Katherine Martin

Sources: UNDP 1, UNDP 2, The Guardian, UN
Photo: Pixabay

MDG Failures MDGs
As 2015 comes to a close and the world takes a look at the progress that has been made, it is clear that while much has been accomplished — with more than a billion people having been lifted out of poverty — many of the Millennium Development Goals (MDGs) were not complete successes, and some failed outright. Discussed below are the MDG failures and their implications.

Shortcomings: Assessing the MDG Failures

One of the major MDG failures is the fact that the success of the goals was not experienced equally across the globe; this in itself is a major defeat. Consider a few of these statistics from different countries concerning the same MDGs.

Extreme Poverty 50 Percent Reduction Rate:

  1. Southeastern Asia exceeded the goal for extreme poverty reduction by 16 percent
  2. Southern Asia exceeded the goal by 12.5 percent
  3. Northern Africa scraped by at about 1.2 percent
  4. Sub-Saharan Africa was by far the most behind. It did not even meet the goal for extreme poverty reduction and was 12.5 percent away from doing so.

The extreme poverty reduction goal of at least a 50 percent reduction in those living on $1.25 a day arguably had the best statistics for each country; from there it goes steadily downhill. This trend can be seen throughout the different Millennium Development Goals. Sub-Saharan Africa was far from reaching its goals, and not one country achieved the goal set for maternal mortality rate reduction.MDG_failures

Gender inequality was also a focus of the MDGs, but unfortunately, according to the United Nations, “gender inequality persists in spite of more representation of women in parliament and more girls going to school. Women continue to face discrimination in access to work, economic assets and participation in private and public decision-making.”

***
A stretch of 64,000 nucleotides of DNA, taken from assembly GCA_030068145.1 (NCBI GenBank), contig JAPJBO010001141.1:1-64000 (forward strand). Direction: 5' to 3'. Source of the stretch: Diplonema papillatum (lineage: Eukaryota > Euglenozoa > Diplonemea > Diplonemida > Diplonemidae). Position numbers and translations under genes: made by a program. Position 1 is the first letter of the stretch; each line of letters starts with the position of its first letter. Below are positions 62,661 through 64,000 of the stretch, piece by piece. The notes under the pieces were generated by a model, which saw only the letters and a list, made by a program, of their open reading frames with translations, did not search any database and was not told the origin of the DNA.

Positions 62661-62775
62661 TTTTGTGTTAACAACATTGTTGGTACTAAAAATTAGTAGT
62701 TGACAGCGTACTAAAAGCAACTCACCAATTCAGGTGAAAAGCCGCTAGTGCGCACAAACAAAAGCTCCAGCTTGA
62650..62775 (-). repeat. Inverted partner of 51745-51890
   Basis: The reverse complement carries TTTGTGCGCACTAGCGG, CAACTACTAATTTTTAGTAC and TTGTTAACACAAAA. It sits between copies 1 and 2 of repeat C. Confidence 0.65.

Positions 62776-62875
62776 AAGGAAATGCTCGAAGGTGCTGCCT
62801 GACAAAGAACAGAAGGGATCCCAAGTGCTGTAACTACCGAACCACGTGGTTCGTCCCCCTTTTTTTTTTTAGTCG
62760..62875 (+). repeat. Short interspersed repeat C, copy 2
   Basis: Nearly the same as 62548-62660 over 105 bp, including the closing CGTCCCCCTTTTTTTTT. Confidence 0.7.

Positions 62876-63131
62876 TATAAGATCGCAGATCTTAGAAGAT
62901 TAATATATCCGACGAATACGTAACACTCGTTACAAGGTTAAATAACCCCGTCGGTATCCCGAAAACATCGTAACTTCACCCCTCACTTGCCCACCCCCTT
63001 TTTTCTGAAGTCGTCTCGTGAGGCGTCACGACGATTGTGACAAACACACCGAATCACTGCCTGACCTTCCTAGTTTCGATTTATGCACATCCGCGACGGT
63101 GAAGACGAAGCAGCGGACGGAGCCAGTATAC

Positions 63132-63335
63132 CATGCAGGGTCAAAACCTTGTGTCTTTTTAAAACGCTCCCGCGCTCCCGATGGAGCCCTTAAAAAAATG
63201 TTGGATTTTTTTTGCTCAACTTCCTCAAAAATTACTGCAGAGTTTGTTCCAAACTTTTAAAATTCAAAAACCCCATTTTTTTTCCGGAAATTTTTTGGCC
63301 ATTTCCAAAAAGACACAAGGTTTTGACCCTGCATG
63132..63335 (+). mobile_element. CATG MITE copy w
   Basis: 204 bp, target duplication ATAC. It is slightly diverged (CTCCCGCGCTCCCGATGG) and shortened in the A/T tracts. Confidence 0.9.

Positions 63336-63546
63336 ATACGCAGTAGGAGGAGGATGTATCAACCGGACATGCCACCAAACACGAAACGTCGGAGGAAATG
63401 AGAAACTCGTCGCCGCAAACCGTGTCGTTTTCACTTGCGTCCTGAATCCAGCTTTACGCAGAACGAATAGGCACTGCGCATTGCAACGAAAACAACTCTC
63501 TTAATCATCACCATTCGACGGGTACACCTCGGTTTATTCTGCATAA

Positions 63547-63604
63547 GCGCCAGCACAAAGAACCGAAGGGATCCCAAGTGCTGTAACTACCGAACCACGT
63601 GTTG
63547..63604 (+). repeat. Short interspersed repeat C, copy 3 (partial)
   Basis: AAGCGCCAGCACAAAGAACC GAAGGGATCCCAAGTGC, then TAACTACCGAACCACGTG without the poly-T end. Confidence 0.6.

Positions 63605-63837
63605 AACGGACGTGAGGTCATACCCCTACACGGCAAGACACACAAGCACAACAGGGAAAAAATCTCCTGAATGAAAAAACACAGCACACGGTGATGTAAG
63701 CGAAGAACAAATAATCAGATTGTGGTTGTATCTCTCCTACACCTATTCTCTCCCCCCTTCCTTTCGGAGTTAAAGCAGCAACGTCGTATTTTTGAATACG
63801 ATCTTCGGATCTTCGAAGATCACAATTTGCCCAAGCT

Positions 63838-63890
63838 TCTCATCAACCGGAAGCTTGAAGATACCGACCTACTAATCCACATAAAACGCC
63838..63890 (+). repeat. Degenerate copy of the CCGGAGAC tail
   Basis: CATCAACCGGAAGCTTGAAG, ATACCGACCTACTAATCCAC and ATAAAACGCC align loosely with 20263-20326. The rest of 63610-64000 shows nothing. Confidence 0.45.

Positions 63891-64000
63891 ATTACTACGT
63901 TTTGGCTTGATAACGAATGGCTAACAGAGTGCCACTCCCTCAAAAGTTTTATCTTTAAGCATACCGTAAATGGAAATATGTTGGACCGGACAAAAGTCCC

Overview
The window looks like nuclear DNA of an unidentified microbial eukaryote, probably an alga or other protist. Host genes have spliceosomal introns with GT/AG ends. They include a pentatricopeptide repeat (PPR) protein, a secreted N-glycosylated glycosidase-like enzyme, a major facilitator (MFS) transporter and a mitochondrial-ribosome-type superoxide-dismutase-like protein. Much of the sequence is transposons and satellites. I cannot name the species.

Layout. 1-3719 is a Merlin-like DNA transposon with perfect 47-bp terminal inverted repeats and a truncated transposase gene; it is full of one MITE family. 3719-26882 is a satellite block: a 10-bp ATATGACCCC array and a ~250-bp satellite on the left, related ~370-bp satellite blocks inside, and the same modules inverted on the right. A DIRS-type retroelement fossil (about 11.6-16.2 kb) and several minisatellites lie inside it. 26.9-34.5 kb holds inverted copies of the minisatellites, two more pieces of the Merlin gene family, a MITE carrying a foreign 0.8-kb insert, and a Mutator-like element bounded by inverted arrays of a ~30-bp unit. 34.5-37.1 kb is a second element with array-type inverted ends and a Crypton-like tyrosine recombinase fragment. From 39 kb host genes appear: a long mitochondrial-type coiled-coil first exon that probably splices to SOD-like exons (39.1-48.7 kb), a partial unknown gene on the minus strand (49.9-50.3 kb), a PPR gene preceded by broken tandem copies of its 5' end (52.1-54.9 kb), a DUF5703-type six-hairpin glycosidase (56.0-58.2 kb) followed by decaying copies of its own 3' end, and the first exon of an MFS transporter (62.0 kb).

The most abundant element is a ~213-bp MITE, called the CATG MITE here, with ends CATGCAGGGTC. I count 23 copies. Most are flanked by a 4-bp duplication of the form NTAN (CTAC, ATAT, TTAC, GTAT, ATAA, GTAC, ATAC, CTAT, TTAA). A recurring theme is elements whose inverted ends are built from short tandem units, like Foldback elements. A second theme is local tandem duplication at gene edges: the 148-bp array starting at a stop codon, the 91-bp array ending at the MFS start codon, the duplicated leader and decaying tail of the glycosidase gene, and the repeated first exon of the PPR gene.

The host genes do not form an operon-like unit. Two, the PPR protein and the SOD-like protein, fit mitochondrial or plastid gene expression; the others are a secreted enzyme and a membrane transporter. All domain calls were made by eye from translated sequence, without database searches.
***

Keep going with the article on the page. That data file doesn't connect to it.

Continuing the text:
Although there were huge successes achieved through the MDGs, it is important to note that more than 800 million people continue to live in extreme poverty.

According to the U.N., “children from the poorest 20 percent of households are more than twice as likely to be stunted as those from the wealthiest 20 percent and are also four times as likely to be out of school. In countries affected by conflict, the proportion of out-of-school children increased from 30 percent in 1999 to 36 percent in 2012.”

In addition, the numbers for global emissions of carbon dioxide as well as water scarcity are disheartening. There has been a 50 percent increase in carbon dioxide emissions and water scarcity affects more than 40 percent of the world in comparison to 1990 statistics.

Although there have been failures in trying to implement the goals, all hope is not lost. Progress in the form of the Sustainable Development Goals is already being made.

Global leaders are regrouping, and as the U.N. Secretary-General Ban Ki-moon says, “The emerging post-2015 development agenda, including the set of Sustainable Development Goals, strives to build on our successes and put all countries, together, firmly on track towards a more prosperous, sustainable and equitable world.”

Drusilla Gibbs

Sources: IRIN News, UN
Photo: Flickr, Pixabay

MDGsAt the Millennium Summit in 2000, history was made when a record number of world leaders gathered to adopt the U.N. Millennium Declaration, committing nations to cutting extreme poverty in half through the Millennium Development Goals (MDGs) by 2015 and eradicate poverty through the Sustainable Development Goals (SDGs) by 2030.

Through the agreement, the MDGs target different dimensions of poverty including hunger, disease, insufficient shelter, gender inequality, global education and environmental sustainability.